Joachim Schulz
On first glance, Joachim Schulz' panaromic photos look like blurry impressionist pastels. (Pictured above left, click for detail.) From a series called "lichtspiele" (literally, light-plays), they are in fact images of theater curtains lit in candy-colored hues from different angles. At times the patterns the lights throw on the folds of the curtain look like a graphic equalizer. Touching on theater and performance, the project also addresses the process of taking photography itself.

Ian Wright
Playing on Chuck Close's dot-based works, Ian Wright makes similarly large-scale portraits but uses the 1" pin as his medium. Here Wright pays homage to the master (pictured above right, click for detail), but other works feature appropriate pop icons like Hendrix, Dylan and Warhol, who also fit the form."


Thursday, December 14, 2006

Books Are Made For Art

"It is amazing what mediums are used these days by artists to create pieces of art. Su Blackwell has created these stunning sculptures by cutting out pieces from books and using the cut outs to create a masterpiece. This is what Su Blackwell has to say about her book cut sculptures;

These works can be seen as metaphors for language. Like language, that is ephemeral and powerful. While I’m dealing with dark subject matter, such as loss, loneliness and fragility, I am dealing with it in a light manner."

You can view all the book cut sculptures at Su Blackwell’s website.


ALAVs 2.0.

0danslcoin.jpg"Seoul is awfully far away but if you've got the chance to be in Korea, check out Fabrica. I've been waiting for you, curated by Andy Cameron, Silvia Marini and Ann Poochareon at the Triad New Media Gallery until December 17.

Still in Seoul, but at the Art Center Nabi until December 30, Connected, an exhibition curated by Suhjung Hur. Ann wrote a fun report of the show (where she and Mark Argo are showing Footprints). She seems to have fallen in love with ALAV 2.0 and i can't blame her.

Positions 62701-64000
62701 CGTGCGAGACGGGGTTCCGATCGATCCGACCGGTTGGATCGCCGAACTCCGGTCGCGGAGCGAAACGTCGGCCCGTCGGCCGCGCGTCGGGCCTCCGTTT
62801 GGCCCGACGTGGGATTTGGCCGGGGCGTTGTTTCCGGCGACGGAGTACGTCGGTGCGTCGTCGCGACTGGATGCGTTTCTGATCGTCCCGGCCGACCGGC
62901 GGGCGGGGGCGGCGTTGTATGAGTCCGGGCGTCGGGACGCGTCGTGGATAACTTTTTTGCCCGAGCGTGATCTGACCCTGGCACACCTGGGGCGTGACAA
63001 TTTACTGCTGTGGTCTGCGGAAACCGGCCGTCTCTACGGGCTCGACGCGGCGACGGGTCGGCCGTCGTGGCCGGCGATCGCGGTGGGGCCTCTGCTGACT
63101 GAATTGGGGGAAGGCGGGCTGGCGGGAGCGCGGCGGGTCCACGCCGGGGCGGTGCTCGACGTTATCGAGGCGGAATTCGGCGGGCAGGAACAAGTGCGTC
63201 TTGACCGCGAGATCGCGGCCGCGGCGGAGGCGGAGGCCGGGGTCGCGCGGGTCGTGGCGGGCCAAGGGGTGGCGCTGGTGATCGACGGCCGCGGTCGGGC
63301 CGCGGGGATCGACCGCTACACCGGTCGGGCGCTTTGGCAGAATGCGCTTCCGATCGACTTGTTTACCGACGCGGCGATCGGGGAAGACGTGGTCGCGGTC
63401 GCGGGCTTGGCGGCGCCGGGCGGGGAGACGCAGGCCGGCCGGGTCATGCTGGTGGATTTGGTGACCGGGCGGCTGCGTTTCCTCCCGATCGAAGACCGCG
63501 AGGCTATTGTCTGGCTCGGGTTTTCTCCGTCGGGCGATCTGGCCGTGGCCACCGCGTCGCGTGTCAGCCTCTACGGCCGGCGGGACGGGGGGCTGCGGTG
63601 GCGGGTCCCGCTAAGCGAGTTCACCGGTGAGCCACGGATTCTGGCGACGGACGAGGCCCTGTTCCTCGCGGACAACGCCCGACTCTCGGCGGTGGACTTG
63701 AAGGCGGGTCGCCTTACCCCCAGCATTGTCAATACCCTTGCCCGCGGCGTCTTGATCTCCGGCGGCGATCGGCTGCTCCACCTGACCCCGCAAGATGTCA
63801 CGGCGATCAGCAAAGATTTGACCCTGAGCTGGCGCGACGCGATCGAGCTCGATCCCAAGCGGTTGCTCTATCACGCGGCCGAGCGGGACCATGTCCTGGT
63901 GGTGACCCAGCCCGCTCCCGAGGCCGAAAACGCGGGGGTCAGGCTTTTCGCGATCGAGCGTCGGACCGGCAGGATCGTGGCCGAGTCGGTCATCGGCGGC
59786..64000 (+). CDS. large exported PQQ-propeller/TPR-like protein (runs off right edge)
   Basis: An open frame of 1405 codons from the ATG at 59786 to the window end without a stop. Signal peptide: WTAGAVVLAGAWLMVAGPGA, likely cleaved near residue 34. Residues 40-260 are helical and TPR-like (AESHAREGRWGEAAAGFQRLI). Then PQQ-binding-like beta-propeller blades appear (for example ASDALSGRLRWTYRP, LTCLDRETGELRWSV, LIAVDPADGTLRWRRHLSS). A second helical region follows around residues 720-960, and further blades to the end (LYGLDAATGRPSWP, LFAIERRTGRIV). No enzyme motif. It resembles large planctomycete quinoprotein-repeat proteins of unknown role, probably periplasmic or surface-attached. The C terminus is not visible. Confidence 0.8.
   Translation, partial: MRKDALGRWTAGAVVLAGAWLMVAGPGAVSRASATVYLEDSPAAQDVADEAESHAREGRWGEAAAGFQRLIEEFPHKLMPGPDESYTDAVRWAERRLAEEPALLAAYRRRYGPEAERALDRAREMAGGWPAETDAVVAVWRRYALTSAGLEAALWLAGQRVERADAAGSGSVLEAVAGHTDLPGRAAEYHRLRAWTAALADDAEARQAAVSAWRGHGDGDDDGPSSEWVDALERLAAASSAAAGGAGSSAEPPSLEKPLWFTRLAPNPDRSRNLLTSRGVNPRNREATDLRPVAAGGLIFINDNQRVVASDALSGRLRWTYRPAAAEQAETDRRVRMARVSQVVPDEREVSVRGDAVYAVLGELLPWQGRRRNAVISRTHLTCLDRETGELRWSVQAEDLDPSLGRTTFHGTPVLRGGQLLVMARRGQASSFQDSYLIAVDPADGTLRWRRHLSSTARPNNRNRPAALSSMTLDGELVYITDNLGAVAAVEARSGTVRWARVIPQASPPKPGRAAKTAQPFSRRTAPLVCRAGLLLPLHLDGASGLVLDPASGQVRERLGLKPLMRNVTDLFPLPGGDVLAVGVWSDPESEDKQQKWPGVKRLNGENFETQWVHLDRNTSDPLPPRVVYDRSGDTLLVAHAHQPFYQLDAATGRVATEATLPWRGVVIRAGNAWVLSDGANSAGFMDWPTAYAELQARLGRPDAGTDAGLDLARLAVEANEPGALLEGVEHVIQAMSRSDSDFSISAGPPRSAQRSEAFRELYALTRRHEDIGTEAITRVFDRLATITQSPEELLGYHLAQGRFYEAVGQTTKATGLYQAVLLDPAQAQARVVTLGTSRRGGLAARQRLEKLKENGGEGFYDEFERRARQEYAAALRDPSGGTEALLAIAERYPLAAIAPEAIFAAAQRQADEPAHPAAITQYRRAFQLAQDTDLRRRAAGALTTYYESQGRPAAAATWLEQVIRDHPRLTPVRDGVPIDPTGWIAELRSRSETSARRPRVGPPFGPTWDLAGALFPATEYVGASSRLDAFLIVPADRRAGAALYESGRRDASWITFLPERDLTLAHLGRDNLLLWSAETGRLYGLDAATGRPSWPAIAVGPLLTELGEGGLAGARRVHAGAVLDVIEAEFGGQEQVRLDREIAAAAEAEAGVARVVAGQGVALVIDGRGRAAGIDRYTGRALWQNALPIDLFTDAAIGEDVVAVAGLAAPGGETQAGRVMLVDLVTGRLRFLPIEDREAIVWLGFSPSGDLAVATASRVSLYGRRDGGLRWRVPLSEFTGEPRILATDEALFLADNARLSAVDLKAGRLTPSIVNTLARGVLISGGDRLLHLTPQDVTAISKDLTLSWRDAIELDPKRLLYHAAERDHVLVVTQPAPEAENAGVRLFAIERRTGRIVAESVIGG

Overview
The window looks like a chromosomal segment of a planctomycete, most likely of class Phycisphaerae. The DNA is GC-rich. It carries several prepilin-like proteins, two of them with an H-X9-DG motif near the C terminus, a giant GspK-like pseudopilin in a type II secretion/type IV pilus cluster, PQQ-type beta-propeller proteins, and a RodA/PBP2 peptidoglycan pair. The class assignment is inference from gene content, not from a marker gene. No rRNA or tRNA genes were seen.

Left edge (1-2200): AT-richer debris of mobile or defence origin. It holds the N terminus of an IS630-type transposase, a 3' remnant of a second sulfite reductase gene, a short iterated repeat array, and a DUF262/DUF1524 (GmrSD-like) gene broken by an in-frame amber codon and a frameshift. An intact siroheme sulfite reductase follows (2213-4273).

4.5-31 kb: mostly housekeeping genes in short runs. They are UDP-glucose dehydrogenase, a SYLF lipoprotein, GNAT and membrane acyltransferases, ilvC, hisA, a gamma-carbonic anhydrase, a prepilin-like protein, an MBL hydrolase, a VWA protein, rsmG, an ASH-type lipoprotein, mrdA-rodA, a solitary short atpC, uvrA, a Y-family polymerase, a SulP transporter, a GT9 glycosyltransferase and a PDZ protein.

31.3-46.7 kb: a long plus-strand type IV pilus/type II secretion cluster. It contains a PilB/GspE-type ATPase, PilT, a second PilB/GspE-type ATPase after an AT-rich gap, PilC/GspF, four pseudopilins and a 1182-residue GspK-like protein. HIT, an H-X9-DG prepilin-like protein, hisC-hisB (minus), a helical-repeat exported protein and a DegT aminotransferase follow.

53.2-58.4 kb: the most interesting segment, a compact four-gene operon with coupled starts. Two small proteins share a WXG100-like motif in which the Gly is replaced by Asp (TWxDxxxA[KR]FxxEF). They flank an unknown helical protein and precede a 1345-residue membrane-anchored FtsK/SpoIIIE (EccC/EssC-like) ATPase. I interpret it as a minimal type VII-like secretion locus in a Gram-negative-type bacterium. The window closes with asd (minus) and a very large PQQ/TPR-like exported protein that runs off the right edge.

These Autonomous Light Air Vessels communicate the concept of connectivity among people, objects, and the environment. Visitors can use their phones to influence the behavior of the ALAVs by starting conversations and building closer relationships with them.

2.0 builds upon the first ALAVs version and introduces a new, larger flock with more complex behaviors and interactions.

The Interactive Voice Recognition (IVR) system allows mobile phone users to engage in a conversation with the blimps, affecting both their own and the blimps' behavior. People can carry on a dialogue with either the entire group or an individual.


The ALAVs have the following predefined behaviors: flocking, feeding, bread crumbs, sour milk, hide, scatter, courtship, guardian, bump, call back and the "happiness factor."

The "happiness factor" of the flock is set by indirect interactions. Each participant (whether they decide to be a friend or a foe) will effect the overall evolving group behavior referred to as the "happiness factor."